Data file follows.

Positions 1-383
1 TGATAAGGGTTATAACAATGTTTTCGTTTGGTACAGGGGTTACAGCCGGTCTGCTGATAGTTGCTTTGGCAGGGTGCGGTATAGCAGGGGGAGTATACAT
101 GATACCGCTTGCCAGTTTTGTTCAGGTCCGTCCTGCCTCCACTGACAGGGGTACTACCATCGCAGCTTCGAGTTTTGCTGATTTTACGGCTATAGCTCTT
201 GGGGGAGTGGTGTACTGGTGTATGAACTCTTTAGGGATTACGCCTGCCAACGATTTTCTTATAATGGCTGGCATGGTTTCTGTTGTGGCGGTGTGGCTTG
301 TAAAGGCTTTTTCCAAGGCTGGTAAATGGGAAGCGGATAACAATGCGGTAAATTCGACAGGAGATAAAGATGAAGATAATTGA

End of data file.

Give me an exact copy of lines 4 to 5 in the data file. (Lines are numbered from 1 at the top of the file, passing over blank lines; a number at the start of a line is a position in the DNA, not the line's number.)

201 GGGGGAGTGGTGTACTGGTGTATGAACTCTTTAGGGATTACGCCTGCCAACGATTTTCTTATAATGGCTGGCATGGTTTCTGTTGTGGCGGTGTGGCTTG
301 TAAAGGCTTTTTCCAAGGCTGGTAAATGGGAAGCGGATAACAATGCGGTAAATTCGACAGGAGATAAAGATGAAGATAATTGA